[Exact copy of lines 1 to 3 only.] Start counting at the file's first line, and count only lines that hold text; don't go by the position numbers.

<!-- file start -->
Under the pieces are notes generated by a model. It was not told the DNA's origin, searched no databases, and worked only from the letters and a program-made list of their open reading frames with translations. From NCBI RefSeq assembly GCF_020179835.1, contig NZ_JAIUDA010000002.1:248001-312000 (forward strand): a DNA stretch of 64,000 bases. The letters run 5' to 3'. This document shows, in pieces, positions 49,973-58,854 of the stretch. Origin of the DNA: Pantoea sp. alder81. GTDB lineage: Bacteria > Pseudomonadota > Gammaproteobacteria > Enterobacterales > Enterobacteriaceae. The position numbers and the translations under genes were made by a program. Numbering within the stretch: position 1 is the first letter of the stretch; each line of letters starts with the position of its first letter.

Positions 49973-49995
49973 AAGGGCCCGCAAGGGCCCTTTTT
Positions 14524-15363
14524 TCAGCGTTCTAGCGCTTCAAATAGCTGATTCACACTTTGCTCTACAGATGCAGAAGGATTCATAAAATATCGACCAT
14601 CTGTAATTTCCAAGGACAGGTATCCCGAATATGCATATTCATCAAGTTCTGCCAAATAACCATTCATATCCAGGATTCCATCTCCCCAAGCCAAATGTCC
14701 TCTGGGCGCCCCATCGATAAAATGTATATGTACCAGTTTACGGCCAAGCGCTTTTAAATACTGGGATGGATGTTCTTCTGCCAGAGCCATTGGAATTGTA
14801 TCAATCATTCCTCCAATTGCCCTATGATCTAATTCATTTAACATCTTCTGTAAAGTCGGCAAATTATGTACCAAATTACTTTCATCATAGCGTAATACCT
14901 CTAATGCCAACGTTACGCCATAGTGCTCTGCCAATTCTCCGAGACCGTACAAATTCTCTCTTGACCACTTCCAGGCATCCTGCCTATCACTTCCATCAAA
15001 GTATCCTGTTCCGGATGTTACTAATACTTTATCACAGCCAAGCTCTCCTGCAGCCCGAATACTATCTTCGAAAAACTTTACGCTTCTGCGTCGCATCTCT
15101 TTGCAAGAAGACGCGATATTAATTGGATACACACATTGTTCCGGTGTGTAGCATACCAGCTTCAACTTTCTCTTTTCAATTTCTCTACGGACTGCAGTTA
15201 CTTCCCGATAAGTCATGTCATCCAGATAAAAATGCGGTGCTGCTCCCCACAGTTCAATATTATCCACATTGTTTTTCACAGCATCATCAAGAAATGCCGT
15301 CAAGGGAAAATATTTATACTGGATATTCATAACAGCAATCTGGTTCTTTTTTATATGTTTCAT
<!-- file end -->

Under the pieces are notes generated by a model. It was not told the DNA's origin, searched no databases, and worked only from the letters and a program-made list of their open reading frames with translations. From NCBI RefSeq assembly GCF_020179835.1, contig NZ_JAIUDA010000002.1:248001-312000 (forward strand): a DNA stretch of 64,000 bases. The letters run 5' to 3'. This document shows, in pieces, positions 49,973-58,854 of the stretch. Origin of the DNA: Pantoea sp. alder81. GTDB lineage: Bacteria > Pseudomonadota > Gammaproteobacteria > Enterobacterales > Enterobacteriaceae. The position numbers and the translations under genes were made by a program. Numbering within the stretch: position 1 is the first letter of the stretch; each line of letters starts with the position of its first letter.

Positions 49973-49995
49973 AAGGGCCCGCAAGGGCCCTTTTT